A note about the extras before a final rant: While VCA labels them as "Original Box Art/Cover Shoot" and "Original Press Slick," these are _not_ the original versions of same. They may be the first ones _VCA_ put out, but they are not the Original Originals, which did _not_ feature some half-topless, stoned-looking model on a stool in front of a piece of seamless, wearing headphones and with a microphone pointed at her mid-torso (presumably the better to pick up her stomach growling when she got the munchies!).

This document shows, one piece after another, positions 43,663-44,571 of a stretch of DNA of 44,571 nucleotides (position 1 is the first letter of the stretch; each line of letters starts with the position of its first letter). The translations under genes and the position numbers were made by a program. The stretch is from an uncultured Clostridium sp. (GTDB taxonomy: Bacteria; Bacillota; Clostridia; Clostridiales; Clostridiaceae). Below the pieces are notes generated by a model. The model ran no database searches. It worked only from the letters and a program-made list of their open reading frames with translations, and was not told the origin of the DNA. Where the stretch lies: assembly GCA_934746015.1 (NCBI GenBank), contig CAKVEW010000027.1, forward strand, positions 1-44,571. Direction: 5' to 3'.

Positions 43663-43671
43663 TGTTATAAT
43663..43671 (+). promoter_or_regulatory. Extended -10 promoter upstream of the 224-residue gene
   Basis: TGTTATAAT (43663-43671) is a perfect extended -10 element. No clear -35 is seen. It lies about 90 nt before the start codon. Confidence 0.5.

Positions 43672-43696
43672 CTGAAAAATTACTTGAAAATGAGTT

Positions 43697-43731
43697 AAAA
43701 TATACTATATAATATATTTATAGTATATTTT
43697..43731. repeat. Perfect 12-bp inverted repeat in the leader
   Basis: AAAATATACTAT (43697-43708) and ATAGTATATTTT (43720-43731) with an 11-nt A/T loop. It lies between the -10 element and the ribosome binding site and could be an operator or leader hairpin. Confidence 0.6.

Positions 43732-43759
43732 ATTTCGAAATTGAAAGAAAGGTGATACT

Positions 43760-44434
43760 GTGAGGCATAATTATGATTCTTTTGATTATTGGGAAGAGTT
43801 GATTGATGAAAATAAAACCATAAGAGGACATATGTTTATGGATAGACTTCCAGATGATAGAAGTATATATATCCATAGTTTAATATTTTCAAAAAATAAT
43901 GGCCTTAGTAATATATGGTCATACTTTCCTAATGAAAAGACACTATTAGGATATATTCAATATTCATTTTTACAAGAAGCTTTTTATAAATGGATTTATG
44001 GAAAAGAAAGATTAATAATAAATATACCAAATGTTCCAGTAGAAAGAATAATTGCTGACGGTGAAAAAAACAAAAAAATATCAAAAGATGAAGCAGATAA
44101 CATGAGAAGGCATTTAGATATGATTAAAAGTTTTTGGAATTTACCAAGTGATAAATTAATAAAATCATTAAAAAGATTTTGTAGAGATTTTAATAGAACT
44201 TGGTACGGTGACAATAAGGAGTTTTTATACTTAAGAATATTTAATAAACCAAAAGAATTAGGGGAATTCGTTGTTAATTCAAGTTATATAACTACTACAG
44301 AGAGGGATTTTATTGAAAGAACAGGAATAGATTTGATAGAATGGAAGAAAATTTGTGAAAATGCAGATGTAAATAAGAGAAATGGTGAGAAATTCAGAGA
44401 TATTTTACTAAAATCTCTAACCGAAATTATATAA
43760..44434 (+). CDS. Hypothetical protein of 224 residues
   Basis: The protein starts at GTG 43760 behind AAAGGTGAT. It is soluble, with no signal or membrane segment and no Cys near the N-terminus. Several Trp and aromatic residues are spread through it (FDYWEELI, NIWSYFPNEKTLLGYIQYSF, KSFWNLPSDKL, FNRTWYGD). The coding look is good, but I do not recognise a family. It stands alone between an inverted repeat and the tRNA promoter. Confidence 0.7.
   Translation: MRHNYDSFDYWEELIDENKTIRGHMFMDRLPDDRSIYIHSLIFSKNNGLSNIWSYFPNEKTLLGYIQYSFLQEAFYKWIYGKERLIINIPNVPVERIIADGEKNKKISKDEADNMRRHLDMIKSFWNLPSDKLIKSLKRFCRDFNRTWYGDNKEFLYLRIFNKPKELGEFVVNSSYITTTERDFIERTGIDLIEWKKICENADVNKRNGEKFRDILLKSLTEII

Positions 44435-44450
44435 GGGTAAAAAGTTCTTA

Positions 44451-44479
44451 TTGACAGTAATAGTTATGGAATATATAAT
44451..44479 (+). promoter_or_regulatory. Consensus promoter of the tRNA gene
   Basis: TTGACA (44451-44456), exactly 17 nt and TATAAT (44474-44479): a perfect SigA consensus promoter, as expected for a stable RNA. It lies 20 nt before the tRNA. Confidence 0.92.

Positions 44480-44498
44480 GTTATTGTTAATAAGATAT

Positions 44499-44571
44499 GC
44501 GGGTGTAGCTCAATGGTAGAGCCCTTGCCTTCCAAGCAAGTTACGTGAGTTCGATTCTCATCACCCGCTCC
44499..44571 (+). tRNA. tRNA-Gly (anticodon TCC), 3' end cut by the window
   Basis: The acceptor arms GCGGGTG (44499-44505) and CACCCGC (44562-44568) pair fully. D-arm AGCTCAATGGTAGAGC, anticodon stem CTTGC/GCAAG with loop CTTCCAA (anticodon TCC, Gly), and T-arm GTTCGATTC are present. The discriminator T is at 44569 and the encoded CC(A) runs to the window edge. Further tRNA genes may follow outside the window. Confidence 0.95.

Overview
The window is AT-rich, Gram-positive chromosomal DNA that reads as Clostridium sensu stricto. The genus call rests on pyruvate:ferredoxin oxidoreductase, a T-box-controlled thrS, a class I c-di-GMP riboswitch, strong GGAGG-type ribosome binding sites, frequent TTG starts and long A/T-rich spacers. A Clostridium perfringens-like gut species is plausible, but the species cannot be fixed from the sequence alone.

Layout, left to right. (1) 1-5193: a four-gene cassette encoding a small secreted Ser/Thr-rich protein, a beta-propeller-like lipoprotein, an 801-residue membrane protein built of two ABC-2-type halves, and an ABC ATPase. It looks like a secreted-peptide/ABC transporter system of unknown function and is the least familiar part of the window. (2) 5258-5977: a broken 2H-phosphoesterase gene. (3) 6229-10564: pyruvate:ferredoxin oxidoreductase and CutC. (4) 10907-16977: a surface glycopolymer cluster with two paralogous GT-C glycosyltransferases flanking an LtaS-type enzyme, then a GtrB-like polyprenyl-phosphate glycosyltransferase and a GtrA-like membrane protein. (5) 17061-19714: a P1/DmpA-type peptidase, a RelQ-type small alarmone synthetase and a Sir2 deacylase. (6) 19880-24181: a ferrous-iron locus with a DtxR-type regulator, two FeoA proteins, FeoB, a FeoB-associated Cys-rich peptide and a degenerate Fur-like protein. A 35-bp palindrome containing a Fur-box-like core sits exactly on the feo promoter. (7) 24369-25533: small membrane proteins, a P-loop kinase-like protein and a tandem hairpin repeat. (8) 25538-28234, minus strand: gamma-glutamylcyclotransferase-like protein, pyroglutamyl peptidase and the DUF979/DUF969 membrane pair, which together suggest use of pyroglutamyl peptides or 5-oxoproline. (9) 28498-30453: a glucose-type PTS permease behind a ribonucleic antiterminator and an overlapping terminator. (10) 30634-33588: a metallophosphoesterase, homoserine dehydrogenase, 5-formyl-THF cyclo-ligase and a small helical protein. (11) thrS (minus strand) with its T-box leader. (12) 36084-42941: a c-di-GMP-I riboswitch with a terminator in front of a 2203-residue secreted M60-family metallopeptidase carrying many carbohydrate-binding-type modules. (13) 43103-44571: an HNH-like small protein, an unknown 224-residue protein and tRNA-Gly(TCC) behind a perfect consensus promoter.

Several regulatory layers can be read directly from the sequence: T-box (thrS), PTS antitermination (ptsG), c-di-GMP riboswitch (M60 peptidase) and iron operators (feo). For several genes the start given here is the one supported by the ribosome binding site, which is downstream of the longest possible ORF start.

As many know, I have been among the first and the loudest to applaud VCA's earlier efforts in bringing some of the all-time adult classics to DVD, while at the same time deploring the editing of these same classics because of VCA's (and others') prior-restraint self-censorship. While the technical quality here is still up to VCA's usual high standards, I can't say much else is! Had I known this much had been cut, and in such a sloppy, ham-handed fashion, I never would have purchased this title! But then, I never would have been able to warn others out there who care about these classic titles and want to see them WELL-preserved! This one, most definitely, is not - and, as I mentioned above, the fault is totally VCA's! They once had a complete, unedited master videotape that was well transferred from as good a print as could have been expected. Either they chose to ignore that fact, conveniently using the newer, edited-version master - or, even worse, they _had_ to use the newer, edited-version master because they either lost, mistreated or allowed to be destroyed their original, unedited master. In any event, shame on you, VCA! You've done a significant disservice to this film, and may very well have irreparably damaged what is universally regarded as one of the all-time classics!